TRENTON – Legislation sponsored by Senators James Beach, Paul Sarlo and M. Teresa Ruiz directing the State Higher Education Student Assistance Authority to forgive student loans in certain events, including, the borrower’s death cleared the full Senate today.
The bill, S-743, comes after The New York Times published an investigative report in conjunction with ProPublica detailing an agency with onerous loan terms that has employed aggressive tactics in the event borrowers were not able to make payments. The Times article profiled a mother who, despite her son’s killing, was informed by HESAA that she was not eligible for loan forgiveness. A ProPublica article appearing in NJ Spotlight subsequently stated that internal emails from the agency show that staffers at the authority were instructed not to tell families that they may qualify for loan assistance unless they explicitly asked.
In August, the Senate Legislative Oversight Committee held a hearing on the issue. The committee heard from parents and other advocates about the struggle of paying student loans and the agencies aggressive tactics. Some speakers described how paying student loans sent them into bankruptcy. Representatives from HESAA did not attend the August hearing.
“This is about putting an end to unethical practices of collecting on student loans,” said Senator Beach (D-Burlington and Camden). “A parent’s worst nightmare is losing a child, and if that unfortunate event should occur, the last thing a parent should have to face is someone calling to collect money for student loans.”
“Student loan payments should stop at death or disability, and with this legislation they will,” said Senator Sarlo (D-Bergen and Passaic) chairman of the Senate Budget and Appropriations Committee. “How anyone could ask a mother – who just lost her son – to pay for his student loans is incomprehensible. Addressing this issue is about compassion, but it’s also good public policy.”
“We can only imagine the devastation and heartache that families experienced in losing their loved one so tragically, not to mention the added pain of having to deal with a debt collector,” said Senator Ruiz (D-Essex). “There should be better policies in place and this bill provides for that.”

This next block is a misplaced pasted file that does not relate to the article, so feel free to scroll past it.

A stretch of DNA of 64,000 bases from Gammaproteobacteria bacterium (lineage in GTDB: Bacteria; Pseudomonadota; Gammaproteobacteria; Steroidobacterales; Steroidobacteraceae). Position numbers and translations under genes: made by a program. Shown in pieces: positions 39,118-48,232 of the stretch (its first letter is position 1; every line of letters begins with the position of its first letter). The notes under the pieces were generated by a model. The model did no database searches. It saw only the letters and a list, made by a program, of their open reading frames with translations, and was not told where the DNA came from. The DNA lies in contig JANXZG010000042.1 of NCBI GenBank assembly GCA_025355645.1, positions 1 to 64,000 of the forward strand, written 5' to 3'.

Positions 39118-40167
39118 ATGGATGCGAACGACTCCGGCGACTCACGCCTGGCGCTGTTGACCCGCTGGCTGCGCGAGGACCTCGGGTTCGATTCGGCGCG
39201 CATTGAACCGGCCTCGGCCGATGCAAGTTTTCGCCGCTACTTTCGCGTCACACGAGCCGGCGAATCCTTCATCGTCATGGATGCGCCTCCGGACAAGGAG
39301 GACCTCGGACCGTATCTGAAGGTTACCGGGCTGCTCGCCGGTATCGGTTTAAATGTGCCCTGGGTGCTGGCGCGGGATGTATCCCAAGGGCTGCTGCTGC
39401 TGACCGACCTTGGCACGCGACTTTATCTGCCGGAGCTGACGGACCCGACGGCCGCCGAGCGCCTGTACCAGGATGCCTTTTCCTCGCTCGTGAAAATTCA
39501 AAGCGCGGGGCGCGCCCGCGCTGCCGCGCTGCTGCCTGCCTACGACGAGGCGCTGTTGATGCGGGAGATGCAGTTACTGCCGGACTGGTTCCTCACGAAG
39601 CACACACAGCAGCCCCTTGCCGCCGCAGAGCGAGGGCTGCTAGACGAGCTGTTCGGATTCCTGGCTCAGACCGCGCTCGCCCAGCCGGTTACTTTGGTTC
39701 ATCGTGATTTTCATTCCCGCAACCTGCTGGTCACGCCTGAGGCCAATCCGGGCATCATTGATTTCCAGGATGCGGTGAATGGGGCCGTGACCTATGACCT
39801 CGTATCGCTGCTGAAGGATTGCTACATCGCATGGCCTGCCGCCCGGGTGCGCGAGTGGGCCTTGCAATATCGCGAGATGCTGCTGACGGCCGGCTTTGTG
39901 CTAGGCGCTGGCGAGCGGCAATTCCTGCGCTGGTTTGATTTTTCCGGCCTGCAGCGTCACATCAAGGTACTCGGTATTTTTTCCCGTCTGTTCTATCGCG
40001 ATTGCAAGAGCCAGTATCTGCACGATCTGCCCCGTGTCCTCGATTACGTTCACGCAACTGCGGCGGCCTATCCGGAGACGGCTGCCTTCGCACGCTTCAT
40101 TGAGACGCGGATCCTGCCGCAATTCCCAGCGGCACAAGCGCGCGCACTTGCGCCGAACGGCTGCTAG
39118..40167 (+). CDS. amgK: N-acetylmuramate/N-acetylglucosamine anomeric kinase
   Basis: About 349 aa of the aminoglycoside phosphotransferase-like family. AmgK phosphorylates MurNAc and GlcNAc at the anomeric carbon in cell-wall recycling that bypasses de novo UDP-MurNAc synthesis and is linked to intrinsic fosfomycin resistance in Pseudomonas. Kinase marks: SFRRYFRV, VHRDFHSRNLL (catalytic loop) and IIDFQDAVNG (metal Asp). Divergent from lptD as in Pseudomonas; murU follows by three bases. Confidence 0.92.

The bill provides that in the event of the student borrower’s death or total and permanent disability, HESAA must fully discharge the obligation of the student borrower and a parent or guardian who cosigned the loan. In the case of the death of a student borrower, the executor or administrator of the student’s estate must provide HESAA with a certified copy of the student’s death certificate within 120 days of the death. In the case of a student borrower who becomes totally and permanently disabled, the student must provide HESAA with a written statement from a licensed physician certifying that the student borrower is totally and permanently disabled.
The bill also requires HESAA to grant a deferment of payment of loan principal and interest in the event that a student borrower becomes temporarily totally disabled. The deferment will begin on the date that the student borrower’s temporary total disability is certified to begin and will end on the date that the temporary total disability is certified to end. Written certification of the temporary total disability will be provided by a licensed physician. Interest on the loan will not accrue during the period of deferment.
Furthermore, it would provide that, in the event of an NJCLASS student borrower’s death, HESAA would fully discharge the obligation of the student borrower and a parent and or guardian who cosigned the loan. Under the bill, the executor or administrator of the student borrower’s estate would provide written notification to the authority of the student borrower’s death and would provide the authority with a certified copy of the death certificate within 120 days of the student borrower’s death.
NJCLASS Loans are awarded by HESAA and may be used by undergraduate and graduate students to pay for school-related expenses including tuition and fees, books, supplies, and room and board without any cap to the amount that can be borrowed. Under the program, if a borrower dies while the loan is still in repayment, a person who co-signed the loan (such as a parent) will assume responsibility for the debt’s repayment. Student loans obtained through the federal government are generally discharged in the event of the borrower’s death.
S-743 cleared the full Senate 34-0 and cleared the Assembly 66-0-7. The bill now heads to the governor’s desk.